To stay or not to stay, that is the question. With graduation just one week away, the question of whether or not to stay in San Francisco is on a lot of the staff’s minds. Even those of us who are not graduating are starting to wonder how feasible it is to stay in the city we live and learn in now. The opinions of the Foghorn are diverse, and the reasons behind them are even more so.
The majority of the staff said they plan to leave the city after graduation. One reason some of us want to leave the city is simple: the cost. We all know that San Francisco is an incredibly expensive place to live in. Some of us have seen friends stay in the city after graduation and – if they don’t already have a job lined up – they simply can’t afford to stay here and “figure things out.” One staff member’s roommate works six days a week at Trader Joe’s just to afford rent. Another friend of theirs works two jobs, at a cafe and a grocery store, to stay here. What’s so crushing about this isn’t just having to work a lot – it’s not having the time nor money to really experience the city. When you have to work constantly to afford rent, your life starts to exist in two realms: your workplace(s) and the overpriced apartment you exhaustedly come home to. On top of this, you start to feel like you’re missing out on all that San Francisco has to offer – the museums, the concerts, the restaurants and more. Yes, while we appreciate the free events in the city, you have to scout them out and plan for them. Why struggle to pay for rent when you could live somewhere else for way less?
Cost was not the only factor in plans to leave the city. Much of the staff grew up in or near the Bay Area. For us, it has less to do with the city itself and more to do with the desire to broaden our horizons. Despite our shared love of San Francisco, visiting the city was a normal weekend and staying in the Bay Area would become stale after a while.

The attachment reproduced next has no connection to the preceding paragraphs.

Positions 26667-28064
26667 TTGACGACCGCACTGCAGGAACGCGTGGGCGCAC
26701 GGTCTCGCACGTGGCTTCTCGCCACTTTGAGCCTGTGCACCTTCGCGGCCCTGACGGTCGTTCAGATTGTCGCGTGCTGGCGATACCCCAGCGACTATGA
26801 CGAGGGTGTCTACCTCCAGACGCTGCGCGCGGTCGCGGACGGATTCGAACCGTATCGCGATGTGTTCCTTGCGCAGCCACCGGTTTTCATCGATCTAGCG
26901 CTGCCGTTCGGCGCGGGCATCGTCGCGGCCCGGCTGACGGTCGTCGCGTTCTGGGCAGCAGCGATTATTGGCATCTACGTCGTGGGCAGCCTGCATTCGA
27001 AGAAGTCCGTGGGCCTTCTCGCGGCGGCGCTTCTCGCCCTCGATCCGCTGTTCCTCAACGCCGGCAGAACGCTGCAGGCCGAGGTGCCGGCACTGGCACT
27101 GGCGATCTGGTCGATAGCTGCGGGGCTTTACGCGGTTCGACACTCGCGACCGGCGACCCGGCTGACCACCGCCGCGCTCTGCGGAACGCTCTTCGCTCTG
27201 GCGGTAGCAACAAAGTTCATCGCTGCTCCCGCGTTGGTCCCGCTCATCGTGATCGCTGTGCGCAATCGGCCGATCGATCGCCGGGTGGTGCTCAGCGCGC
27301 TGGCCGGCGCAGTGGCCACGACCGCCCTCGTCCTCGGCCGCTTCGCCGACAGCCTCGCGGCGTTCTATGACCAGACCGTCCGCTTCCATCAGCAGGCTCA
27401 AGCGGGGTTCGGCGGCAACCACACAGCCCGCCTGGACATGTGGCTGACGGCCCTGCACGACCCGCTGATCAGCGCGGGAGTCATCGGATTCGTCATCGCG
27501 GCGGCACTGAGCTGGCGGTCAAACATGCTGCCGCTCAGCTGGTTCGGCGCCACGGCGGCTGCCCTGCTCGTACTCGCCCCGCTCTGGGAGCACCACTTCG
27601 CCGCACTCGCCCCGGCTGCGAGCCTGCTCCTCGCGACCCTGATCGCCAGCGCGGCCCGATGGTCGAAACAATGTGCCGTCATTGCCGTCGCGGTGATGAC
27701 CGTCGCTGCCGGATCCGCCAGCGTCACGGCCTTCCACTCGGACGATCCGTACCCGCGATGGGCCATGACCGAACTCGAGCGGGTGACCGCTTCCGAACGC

Our image of San Francisco also impacts our decisions to stay here. Some of us see San Francisco as a “stepping stone” to live in larger cities like New York City. In a way, San Francisco teaches you how to live in a big city. Though we are thankful to San Francisco for teaching us about city life, some of us want to explore larger cities outside of the Bay Area.
However, there is a minority of us who want to stay, cost or not. These are folks who want to go into creative fields, like film, and want to stay immersed in San Francisco’s art scene. They are going to try to find any way to stay here and break into the field any way they can. Despite this desire to stay, though, this staff acknowledged that they may have to leave if opportunities don’t arise during their remaining time at USF.
All of us love San Francisco – some claim it as one of our favorite cities in the world because of its unparalleled character. Many of us who want to leave cite our reasons as being a desire to see the rest of the world, not because we don’t like the city. Alternatively, for some of us, the city has become inaccessible from a cost standpoint. For those of us who are graduating this year, we’ve enjoyed our time in the city and are excited to explore what more the world has to offer.